From 25 September 1882 until its closure on 12 October 1884, Tower of London station was served by the District Railway.[8]

Abandoned plans

In 1911, the Underground Electric Railways Company of London agreed to finance the construction of the Wimbledon and Sutton Railway and extend District Railway trains over its route to Sutton with eight intermediate stations. Construction of the line was delayed by World War I and, as part of a deal with the Southern Railway (SR) to agree to the extension of the City and South London Railway to Morden, construction of the line was taken over by the SR.[78][79]

Fictional stations

Walford East is a fictional District line station in the BBC television soap opera EastEnders,[80] and since February 2010 episodes have used Computer-generated imagery (CGI) of District line trains running into the station.[81] The production tube map situates this station in place of Bromley-by-Bow.

In the Sherlock episode "The Empty Hearse", a fictional unopened terminus station called Sumatra Road (situated underneath the Houses of Parliament as a disused branch line from Westminster Station) was created for the episode's story of a terrorism plot. The station was actually filmed at Aldwych with ex-Northern line 1972 stock which caused continuity errors as deep-level trains and tunnels were used when the District line is sub-surface.[82]

West Ashfield tube station, despite its name, is a mock-up District line station in the third floor of a building used for training of TfL staff in a simulated environment; the "station" is slated to be closed by 2024.[83][84] Maps within the facility show West Ashfield as a station on the District line between West Kensington and Earl's Court.[85]

See also




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  4. ^ The London Underground lines listed from longest to shortest - MyLondon, 13 Aug 2019
  5. ^ Bayman, Bob (2000). Underground Official Handbook. Capital Transport. p. 43.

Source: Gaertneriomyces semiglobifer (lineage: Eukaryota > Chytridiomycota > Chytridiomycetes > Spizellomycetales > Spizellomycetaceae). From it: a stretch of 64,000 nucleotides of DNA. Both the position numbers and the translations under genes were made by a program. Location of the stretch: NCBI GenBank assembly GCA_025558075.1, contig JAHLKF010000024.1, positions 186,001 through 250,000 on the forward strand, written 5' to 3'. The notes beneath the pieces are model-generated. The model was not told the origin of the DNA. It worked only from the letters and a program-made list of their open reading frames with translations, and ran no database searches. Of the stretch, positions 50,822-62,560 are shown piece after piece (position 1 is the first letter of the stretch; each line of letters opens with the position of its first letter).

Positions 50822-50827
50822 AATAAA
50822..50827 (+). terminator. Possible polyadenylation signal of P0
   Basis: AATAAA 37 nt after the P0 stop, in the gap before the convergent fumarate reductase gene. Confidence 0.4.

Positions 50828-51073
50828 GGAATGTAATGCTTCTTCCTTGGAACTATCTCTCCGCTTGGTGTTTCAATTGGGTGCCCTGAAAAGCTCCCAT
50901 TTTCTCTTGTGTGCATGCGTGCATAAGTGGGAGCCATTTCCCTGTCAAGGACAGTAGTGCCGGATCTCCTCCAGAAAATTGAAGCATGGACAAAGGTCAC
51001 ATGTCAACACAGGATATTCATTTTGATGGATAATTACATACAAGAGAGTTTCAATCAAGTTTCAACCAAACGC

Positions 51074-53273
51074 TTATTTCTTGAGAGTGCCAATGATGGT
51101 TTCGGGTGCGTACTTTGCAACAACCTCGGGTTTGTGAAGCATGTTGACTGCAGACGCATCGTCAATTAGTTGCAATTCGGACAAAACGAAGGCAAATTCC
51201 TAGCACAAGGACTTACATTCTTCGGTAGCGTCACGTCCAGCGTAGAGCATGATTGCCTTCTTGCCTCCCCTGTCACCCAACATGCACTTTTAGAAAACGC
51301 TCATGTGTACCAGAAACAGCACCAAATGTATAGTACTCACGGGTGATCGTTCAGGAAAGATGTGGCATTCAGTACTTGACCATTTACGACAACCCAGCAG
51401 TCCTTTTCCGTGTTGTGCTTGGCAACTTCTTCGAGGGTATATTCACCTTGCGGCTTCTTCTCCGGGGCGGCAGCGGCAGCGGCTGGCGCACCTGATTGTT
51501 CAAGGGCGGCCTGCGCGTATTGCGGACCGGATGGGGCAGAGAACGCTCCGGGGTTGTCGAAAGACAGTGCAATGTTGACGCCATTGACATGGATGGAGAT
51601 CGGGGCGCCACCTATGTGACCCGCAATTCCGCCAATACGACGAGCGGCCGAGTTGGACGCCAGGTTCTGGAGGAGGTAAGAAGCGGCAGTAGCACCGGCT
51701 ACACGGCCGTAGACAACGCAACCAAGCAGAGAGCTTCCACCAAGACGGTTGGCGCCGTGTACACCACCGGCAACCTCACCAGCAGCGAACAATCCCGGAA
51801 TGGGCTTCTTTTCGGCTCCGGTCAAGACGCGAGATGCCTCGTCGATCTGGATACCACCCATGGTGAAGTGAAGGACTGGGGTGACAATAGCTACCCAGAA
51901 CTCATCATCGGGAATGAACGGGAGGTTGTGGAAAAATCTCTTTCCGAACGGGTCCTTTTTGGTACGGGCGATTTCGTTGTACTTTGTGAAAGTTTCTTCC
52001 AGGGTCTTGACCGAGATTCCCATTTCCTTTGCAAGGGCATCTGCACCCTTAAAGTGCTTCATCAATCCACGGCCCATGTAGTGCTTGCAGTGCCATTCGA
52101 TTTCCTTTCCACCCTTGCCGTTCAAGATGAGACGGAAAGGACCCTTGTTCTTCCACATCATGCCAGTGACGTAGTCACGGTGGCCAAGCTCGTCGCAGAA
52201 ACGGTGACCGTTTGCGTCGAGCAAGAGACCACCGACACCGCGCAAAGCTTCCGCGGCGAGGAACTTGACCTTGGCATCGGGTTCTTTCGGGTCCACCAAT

6. ^ Green 1987, pp. 8–10.
  7. ^ Horne 2006, p. 15.
  8. ^ a b c d e f g h i j k l m n o p q r s t u v w Rose 2007.
  9. ^ a b Day & Reed 2010, p. 26.
  10. ^ Green 1987, p. 12.
  11. ^ a b c Green 1987, p. 28.
  12. ^ Green 1987, pp. 24–27.
  13. ^ Horne 2006, p. 44.
  14. ^ Horne 2006, pp. 45, 61.
  15. ^ Horne 2006, p. 58.
  16. ^ a b c Horne 2006, p. 60.
  17. ^ Horne 2006, p. 65.
  18. ^ Bruce 1983, p. 36, 83, 96.
  19. ^ Horne 2006, p. 73.
  20. ^ Horne 2006, pp. 74–75.
  21. ^ Horne 2006, p. 75.
  22. ^ Bruce 1983, pp. 100–101.
  23. ^ Bruce 1983, p. 97.
  24. ^ Horne 2006, pp. 80–82.
  25. ^ Horne 2006, p. 88.
  26. ^ Horne 2006, pp. 88–89.
  27. ^ Bruce 1983, pp. 103, 118.
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  29. ^ Bruce 1983, p. 117.
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  40. ^ a b "Wimbledon to Tower Hill District line timetable". Transport for London. Retrieved 9 December 2012. In the Tube timetable – Tube station box select "Wimbledon" and press Get Timetable. Select District line Tower Hill timetable and then view timetable.
  41. ^ "Kensington (Olympia) to High Street Kensington District line timetable". Transport for London. Retrieved 9 December 2012. In the Tube timetable – Tube station box select "Kensington (Olympia)" and press Get Timetable. Select District line High Street Kensington timetable and then view timetable.
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  43. ^ "District pips Circle to the post". Modern Railways. 70 (781): 12. October 2013.
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  78. ^ National Archives - piece: RAIL 647/70, Heads of Agreement, 25 July 1923
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Further reading